Pink Floyd: Saucerful Of Syds (1968)

Another imaginary album constructed for my own listening pleasure...

Pink Floyd's 1967 debut album Piper at the Gates of Dawn, focused primarily on the acid-drenched pop-art songcraft of band founder Syd Barrett, is unlike anything else in the Floyd catalog (if not unlike anything else, period). As well-documented elsewhere, visionary frontman Barrett succumbed to mental illness, undoubtedly exacerbated by extensive LSD usage, and was replaced by guitarist David Gilmour after its release. The band's sophomore effort, A Saucerful of Secrets, tried to recapture some of the trippy whimsy of the debut, but while it's not by any means a bad album, it lacks Barrett's magical touch. It's somewhat disjointed, the other members trying to find their songwriting chops -- keyboardist Richard Wright aimed for Barrett's nostalgic whimsy, Roger Waters was still a ways from the dark lyrical genius he'd later become, and Gilmour wasn't yet a major presence. Songs like Waters's "Set The Controls for the Heart of the Sun" (the only track on which all 5 band members play) and the epic title suite signaled the cosmic space-rock they'd champion over the next few years before Dark Side of the Moon launched them into their full-on prog/classic rock concept album mode. Barrett played on a few tracks, but the only true song of his is the album-closing "Jugband Blues," a true wonder rendered deeply disturbing given his mental state at the time.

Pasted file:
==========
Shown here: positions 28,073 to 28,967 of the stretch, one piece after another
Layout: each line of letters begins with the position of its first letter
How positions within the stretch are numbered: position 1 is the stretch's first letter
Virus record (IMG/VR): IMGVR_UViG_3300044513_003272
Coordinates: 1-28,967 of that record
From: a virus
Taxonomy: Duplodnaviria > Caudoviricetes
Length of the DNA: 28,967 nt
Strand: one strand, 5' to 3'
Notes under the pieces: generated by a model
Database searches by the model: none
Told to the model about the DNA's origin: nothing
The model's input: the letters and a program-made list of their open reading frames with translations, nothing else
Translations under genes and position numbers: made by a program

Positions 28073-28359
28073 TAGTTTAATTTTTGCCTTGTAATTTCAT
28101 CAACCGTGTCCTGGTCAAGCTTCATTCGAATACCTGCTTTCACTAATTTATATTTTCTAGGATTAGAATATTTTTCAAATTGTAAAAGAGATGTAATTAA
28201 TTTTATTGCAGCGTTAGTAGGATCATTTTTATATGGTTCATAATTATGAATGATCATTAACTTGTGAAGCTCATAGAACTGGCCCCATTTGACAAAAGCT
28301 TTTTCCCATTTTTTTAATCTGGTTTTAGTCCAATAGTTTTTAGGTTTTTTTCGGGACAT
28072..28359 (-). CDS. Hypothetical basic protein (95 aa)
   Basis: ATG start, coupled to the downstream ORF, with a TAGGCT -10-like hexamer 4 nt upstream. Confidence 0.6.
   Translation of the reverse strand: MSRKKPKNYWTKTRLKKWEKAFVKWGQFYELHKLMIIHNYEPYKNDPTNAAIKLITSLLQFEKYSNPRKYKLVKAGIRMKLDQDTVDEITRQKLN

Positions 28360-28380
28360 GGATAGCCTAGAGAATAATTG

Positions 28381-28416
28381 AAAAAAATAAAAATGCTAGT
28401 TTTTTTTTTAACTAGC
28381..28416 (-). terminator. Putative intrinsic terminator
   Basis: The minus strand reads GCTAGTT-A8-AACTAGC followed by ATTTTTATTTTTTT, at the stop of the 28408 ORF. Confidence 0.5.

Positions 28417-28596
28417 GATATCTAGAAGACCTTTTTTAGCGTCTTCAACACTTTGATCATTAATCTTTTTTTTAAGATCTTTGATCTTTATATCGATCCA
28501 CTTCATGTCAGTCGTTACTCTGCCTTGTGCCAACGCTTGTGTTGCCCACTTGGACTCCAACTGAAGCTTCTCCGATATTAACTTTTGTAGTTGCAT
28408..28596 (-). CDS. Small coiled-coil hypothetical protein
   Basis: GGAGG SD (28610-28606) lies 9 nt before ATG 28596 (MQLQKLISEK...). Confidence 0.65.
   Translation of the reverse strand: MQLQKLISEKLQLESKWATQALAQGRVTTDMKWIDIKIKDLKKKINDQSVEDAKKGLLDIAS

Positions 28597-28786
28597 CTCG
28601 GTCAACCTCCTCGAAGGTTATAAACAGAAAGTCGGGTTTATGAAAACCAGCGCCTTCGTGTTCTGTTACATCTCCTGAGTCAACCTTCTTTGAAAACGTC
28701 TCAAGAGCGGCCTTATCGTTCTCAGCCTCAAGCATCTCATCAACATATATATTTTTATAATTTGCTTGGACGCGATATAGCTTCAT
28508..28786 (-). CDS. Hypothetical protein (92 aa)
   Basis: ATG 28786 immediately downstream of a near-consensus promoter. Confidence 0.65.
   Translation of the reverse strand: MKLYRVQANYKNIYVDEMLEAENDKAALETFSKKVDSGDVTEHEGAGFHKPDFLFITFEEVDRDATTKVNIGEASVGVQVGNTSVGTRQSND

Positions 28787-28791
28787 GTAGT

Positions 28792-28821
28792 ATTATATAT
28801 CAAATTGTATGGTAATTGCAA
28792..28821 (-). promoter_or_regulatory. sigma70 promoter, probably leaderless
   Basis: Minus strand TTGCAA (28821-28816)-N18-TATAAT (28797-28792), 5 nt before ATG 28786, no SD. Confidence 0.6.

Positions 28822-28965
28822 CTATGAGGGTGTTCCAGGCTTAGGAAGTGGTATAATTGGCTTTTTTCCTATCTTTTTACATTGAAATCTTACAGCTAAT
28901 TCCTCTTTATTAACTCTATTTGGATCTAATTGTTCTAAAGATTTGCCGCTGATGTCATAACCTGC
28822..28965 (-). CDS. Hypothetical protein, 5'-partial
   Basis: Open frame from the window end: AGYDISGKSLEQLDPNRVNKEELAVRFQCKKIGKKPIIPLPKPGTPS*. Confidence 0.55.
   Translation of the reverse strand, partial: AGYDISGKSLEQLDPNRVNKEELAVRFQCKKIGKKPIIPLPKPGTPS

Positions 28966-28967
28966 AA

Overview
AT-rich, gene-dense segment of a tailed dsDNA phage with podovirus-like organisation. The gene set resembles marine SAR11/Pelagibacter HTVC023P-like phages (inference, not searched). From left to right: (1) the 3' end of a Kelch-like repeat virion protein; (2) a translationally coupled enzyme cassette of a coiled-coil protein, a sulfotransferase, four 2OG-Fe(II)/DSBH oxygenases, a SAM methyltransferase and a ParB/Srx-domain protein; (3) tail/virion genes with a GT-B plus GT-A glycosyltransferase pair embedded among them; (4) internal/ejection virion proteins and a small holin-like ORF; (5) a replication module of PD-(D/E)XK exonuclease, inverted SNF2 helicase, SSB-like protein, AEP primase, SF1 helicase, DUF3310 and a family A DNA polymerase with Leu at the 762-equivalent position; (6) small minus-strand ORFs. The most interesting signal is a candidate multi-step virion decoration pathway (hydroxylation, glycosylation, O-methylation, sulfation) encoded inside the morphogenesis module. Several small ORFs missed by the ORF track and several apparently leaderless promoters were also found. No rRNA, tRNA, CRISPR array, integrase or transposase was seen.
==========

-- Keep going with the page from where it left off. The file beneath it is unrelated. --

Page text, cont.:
For whatever reason, the album did not include a number of Barrett-helmed recordings from the era, some of which were released as singles, some of which remained in the vaults (aside from various bootleg versions) until a recent box set made them officially available; additionally, a few post-Barrett singles (a couple of which were later collected on the Relics odds & sods collection) make for stronger stand-alone tracks than much of what made the cut for the album.

I've tried my hand at a more balanced follow-up to Piper, extending the original Saucerful album into a double-LP by incorporating more of the Barrett material and contemporaneous singles (plus a lone Barrett solo track). I think it makes for a far better sequel.